Oh, Sandman

I want to reach out when he is sleeping, touch the lines on his face. I am comforted by his breathing next to me, his peace. I love the morning light moving across his body – wrapped in blankets, a corner tugged over his eyes against the sun. He is so removed. I want to rest my hand on his chest and feel his breath, his heartbeat.

And: I want to reach out when he is sleeping, pull his tiny body close. He is so heavy, so little.  He is so removed. There is a dim light in the nursery, a single beam across the crib. He would chase it if he was awake – he loves to move into the light.
I want to rest my hand on his back and feel his breath, his heartbeat. We talk about him when he is asleep. “Let’s wake him up,” one of us will say. “I miss him.”

It is all a miracle, for I have never loved warm bodies close to me. My sister would fall asleep on my shoulder, my lap, and I would stay awake thinking about how awful it was to not move. My body would fight it. I did not ever feel the desire to curl up next to someone, I only felt the desire to desire it.

Already I say, “When he was a baby…” Already I can remember a time before now. Some days I turn to Jeff and say “He seems older today.” In his face, there is more knowing. He joins us, day by day, in our laughter or words or gestures. He joins the world, certain, inhabited.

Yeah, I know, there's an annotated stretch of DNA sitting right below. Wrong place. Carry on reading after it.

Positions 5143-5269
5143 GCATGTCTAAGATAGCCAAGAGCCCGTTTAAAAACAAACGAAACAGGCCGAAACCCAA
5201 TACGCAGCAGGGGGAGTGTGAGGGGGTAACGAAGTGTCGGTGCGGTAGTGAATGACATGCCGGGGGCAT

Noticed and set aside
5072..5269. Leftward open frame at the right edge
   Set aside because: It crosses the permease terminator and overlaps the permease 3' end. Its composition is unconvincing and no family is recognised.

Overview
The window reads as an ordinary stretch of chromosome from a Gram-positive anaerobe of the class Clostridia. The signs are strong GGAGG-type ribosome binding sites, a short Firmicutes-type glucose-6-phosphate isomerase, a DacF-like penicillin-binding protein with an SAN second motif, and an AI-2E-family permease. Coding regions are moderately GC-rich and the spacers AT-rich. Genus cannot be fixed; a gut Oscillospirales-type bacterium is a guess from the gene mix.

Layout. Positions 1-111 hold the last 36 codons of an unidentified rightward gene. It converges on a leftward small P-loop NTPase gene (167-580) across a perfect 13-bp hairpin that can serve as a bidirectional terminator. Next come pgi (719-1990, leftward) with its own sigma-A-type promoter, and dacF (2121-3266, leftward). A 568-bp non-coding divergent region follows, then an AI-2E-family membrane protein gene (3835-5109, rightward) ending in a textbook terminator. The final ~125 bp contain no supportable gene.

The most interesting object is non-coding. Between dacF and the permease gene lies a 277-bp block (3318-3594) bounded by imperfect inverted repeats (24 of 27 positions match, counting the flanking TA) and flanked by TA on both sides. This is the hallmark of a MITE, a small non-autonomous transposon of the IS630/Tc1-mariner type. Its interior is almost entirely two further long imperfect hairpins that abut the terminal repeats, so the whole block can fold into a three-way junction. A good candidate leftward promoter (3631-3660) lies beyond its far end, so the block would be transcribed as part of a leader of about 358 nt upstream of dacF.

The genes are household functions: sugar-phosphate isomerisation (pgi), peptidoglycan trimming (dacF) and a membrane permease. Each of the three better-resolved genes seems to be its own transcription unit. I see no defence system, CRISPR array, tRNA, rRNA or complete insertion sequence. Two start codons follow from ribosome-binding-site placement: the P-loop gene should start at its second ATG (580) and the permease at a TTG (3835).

I remember when he was a baby and he’d sleep on my chest, or Jeff’s, he’d sleep in our arms. He would fall asleep – I mean to fall the way he fell into us, all his weight and trust and knowledge was in our warmth and breath. I mean to fall the way the burden of him would nearly crush me in the first few days after he was born, my back still so sore from the strain of bringing him here to my chest. Heartbeat to heartbeat to heartbeat we are only used to this.

They sleep and wake a little older. It is banal, unfair, and I want only to grab hold of them as they move from day to day.

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